All told, such treatment will make Brazilians visiting Americans and vice-versa less likely. Certainly, this reciprocal treatment will not reduce terrorism. I wonder what the total [opportunity] cost this means to the respective economies. Non-productive energies, non value-added expenses (visa charges), diminution of international interchange… An expensive price to pay by any measure.

Births out of wedlock

In France, it was announced (see here in the NY Sun!) by INSEE, the Paris-based national statistics agency, that in 2007, for the first time, the number of babies born out of wedlock eclipsed 50% (hitting 50.5%). That sent me scurrying across the web to find comparative stats. I was not sure, but I assumed that France was not alone in that trend. And that is an understatement. The trend is international. And quite a statement on the plight of marriage, as well as on the state of society.

Here is what I found out.

In the UK, this BBC report from 2004 said that the rate in Britain had reached 42%. But it is Sweden that leads all EU countries with around 53% (see Eurostat graphic to right). Sweden (red line on top) was already at 52% in 1995. France (green line) has been the second highest in Europe since the mid-1980s. Some good info on this Demographic Blog, and a comprehensive recent post on Demography Matters.

In the US, per 2005 CDC Gov stats, the percentage is 36.9%. Who makes up that 37% is not easy to piece together. But, already on the immigration front, courtesy of the Center for Immigration site, I have the following details and quotes:

  • Hispanic immigrants have seen the largest increase in out-of-wedlock births — from 19 percent of births in 1980 to 42 percent in 2003. This is important because Hispanics account for nearly 60 percent of all births to immigrants.

  • In addition to the 42 percent rate for Hispanic immigrants, the illegitimacy rate is now 39 percent for black immigrants, 11 percent for Asian/Pacific Islanders, and 12 percent for white immigrants.

  • There’s no indication of improvement over the generations. Among natives, the illegitimacy rate is 50 percent for Hispanics; 30 percent for Asian/Pacific Islanders, and 24 percent for whites.

  • There is no evidence that illegitimacy is related to legal status. Illegitimacy is common in many immigrant-sending counties. According to the UN, in Mexico and Canada the illegitimacy rate is 38 percent; in El Salvador it’s 73 percent; and it’s 86 percent in Jamaica

Per this CITY, Hispanic Family Values article, there is clearly a lot of concern with regard this trend of births out of wedlock in the Hispanic community. And I quote from this article, “[E]very 1,000 unmarried Hispanic women bore 92 children in 2003 (the latest year for which data exist), compared with 28 children for every 1,000 unmarried white women, 22 for every 1,000 unmarried Asian women, and 66 for every 1,000 unmarried black women. Forty-five percent of all Hispanic births occur outside of marriage, compared with 24 percent of white births and 15 percent of Asian births. Only the percentage of black out-of-wedlock births—68 percent—exceeds the Hispanic rate.” This NPR podcast deals further with the situation for Black Americans.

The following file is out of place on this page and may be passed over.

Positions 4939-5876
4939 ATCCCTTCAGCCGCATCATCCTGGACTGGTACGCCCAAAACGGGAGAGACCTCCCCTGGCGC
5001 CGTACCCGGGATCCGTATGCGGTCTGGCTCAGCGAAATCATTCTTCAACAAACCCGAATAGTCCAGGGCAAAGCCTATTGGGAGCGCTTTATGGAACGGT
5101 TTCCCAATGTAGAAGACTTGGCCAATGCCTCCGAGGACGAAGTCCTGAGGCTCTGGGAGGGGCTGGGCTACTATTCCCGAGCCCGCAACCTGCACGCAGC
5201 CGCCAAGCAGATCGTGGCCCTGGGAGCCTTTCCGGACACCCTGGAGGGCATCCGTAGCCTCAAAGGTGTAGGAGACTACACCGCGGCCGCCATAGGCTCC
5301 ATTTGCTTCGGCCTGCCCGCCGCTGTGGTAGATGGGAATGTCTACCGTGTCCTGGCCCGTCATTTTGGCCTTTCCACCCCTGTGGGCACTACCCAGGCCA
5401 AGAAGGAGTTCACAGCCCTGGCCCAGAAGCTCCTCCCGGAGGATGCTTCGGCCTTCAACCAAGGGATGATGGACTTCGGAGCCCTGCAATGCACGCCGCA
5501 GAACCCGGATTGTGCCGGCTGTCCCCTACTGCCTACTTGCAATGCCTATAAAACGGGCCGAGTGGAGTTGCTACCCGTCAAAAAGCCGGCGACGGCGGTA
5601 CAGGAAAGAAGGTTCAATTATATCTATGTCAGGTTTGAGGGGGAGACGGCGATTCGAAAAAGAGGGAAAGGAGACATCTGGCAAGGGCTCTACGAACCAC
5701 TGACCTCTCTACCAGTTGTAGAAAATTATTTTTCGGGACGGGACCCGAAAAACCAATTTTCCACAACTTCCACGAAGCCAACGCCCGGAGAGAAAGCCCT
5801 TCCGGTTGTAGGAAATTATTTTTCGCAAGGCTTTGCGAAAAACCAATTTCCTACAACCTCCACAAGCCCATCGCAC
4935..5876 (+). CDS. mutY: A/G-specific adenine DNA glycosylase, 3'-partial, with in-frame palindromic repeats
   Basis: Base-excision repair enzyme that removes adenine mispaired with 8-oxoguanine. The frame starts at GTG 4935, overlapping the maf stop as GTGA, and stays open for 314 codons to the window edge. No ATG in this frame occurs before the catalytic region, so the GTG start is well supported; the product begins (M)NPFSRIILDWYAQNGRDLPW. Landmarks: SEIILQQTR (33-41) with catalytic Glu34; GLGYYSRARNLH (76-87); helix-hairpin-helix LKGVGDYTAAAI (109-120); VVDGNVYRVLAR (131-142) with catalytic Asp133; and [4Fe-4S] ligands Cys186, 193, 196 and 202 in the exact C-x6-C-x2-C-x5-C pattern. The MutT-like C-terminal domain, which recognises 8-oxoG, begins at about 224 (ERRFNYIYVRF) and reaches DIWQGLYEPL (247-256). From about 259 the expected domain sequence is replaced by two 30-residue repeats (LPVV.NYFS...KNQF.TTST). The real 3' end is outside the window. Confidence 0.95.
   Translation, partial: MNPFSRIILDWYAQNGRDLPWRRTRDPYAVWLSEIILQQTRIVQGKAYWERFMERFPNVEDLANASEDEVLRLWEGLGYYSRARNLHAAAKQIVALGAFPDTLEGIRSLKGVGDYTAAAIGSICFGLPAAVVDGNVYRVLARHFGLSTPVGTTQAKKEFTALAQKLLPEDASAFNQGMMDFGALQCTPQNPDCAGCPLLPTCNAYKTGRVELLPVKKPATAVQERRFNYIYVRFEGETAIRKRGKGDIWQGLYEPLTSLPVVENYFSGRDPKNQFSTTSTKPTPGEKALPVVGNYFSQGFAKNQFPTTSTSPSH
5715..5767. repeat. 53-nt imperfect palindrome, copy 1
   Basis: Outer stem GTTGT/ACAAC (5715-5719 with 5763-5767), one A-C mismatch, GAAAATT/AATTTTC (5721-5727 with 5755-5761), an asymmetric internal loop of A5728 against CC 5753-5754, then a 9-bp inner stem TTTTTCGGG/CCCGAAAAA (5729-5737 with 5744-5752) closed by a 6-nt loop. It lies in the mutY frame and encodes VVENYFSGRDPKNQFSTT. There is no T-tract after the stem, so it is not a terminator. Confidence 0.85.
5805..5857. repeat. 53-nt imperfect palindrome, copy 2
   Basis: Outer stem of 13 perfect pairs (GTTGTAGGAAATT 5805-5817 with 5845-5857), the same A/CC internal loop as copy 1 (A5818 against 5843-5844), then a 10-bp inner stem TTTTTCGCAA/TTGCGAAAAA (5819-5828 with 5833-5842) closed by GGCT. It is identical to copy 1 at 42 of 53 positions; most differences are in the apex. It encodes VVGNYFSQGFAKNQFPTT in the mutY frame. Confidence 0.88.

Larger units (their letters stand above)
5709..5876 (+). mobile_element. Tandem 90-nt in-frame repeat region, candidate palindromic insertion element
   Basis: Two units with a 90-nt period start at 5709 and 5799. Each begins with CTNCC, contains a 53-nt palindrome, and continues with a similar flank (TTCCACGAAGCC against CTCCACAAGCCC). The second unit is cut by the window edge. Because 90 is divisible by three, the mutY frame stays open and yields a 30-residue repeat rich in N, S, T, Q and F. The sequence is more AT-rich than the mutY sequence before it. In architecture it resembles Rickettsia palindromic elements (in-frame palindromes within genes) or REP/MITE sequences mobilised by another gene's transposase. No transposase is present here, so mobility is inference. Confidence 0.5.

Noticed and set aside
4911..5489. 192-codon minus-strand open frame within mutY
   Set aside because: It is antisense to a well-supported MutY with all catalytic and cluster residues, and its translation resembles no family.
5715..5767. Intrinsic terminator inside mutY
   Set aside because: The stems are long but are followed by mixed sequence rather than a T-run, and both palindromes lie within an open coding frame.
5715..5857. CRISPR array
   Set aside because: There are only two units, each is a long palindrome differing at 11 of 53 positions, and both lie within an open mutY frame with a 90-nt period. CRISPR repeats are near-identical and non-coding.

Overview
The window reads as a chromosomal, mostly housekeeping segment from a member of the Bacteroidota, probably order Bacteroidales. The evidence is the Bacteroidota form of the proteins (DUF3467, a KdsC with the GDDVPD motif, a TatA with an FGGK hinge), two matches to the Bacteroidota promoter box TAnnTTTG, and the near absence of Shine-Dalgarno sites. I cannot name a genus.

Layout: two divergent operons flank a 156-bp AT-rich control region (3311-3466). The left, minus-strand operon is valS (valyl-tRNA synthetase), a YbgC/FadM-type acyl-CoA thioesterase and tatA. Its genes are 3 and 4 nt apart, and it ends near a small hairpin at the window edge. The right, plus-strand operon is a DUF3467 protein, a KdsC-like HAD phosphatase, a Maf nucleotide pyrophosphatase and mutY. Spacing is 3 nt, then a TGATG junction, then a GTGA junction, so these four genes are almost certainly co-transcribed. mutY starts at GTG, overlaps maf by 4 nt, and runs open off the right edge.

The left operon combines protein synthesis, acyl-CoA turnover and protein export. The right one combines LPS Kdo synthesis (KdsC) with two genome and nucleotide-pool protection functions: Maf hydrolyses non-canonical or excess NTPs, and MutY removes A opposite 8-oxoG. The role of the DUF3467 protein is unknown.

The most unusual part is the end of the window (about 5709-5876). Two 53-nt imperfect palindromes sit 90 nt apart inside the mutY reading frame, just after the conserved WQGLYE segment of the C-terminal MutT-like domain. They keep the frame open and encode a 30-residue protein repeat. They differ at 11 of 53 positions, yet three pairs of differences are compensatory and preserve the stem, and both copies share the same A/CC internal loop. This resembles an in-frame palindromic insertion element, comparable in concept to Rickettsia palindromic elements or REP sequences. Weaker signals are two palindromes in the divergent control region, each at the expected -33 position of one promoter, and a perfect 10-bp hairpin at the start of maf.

Perhaps another area that deserves highlighting is the appallingly high number of teen births in the US. This article from Breitbart.com says the following:

“The birth rate among teenagers [in the U.S.] declined 2 percent in 2005, continuing a trend from the early 1990s. The rate is now about 40 births per 1,000 females ages 15 to 19. That is the lowest level in the 65 years for which a consistent series of rates is available. The U.S. teen birth rate is still the highest among industrialized countries.”

Looking at births out of wedlock, in general, the most critical issue may just be the existence of a loving couple to bring up that child. But between the high numbers of teen births and the high divorce rates, not to mention out-of-wedlock births, there is surely a new paradigm shift underway in terms of the composition of family. Apparently, Gen Yers are placing high(er) esteem on traditional values of family and are now looking for guidance and mentors. It would seem that there is a lot of work to be done on all fronts to create a successful concept/image of long-term marriage, new economic models and incentives and, above all, EDUCATION for what is, as far as teen and out-of-wedlock births are concerned, an over-weighted phenomenon in under-educated classes.

US Embassy in Paris – Latest thread

As my passport saga draws to a close (I picked up today the new 10-year passport, replete with 48 extra pages to last me through 2017), I thought I would comment one more time on the US Embassy experience. This time, notwithstanding high expectations in terms of efficiency that were entirely met, I turn my attention to the population that waited with me in the large hall. This Monday morning, it was a busy day. By 9:15am, all 100 seats in the waiting area were filled and there were about 100 more people milling around, looking at the small electronic board announcing whose number was next (accompanied by a recorded voice). The lack of an announcement board in the lower section of the hall, where there were another 30+ empty seats, meant that everyone preferred to stay in the large room, even if it meant standing. A few observations. First, the composition of those waiting. Bearing in mind the people are nominally either French people seeking to go to the US or US citizens, it was quite interesting to see that between 60%-70% of the crowd was a visible minority, specifically Black, Latino and Asian. Secondly, I was very agreeably surprised by the repetitive courtesy that the various “people behind the window” showed to the visa seekers. There was visibly an effort to smile and be receptive to each candidate. This was a far different experience from our visits to the US consulate in Montreal over the last few years. I wonder who is responsible for managing this “disposition” and whether it is left up to the personnel in each Embassy or whether this is a general “order” to all Embassies. Of course, I don’t think that the satisfaction level is miraculously high, but it was still nice to see. The third comment was how the line was drawn down with great speed. At 9 o’clock, there were just 4 “official” windows open. By 9:15, there were 6 and by 9:30, there were 11 windows cranking through the crowd, whose sides kept swelling. Contrary to a prior post, I came to the conclusion that there is still a thriving demand to visit the US. And the comment of the guard at the outside security gate confirmed it, “Monsieur, c’est comme ça tous les jours.” I am now the happy owner of a fully valid passport. Bad news is that each time I enter the US, for my sins of having lost my passport, I will have to go through the song and dance of proving it is my authentic passport.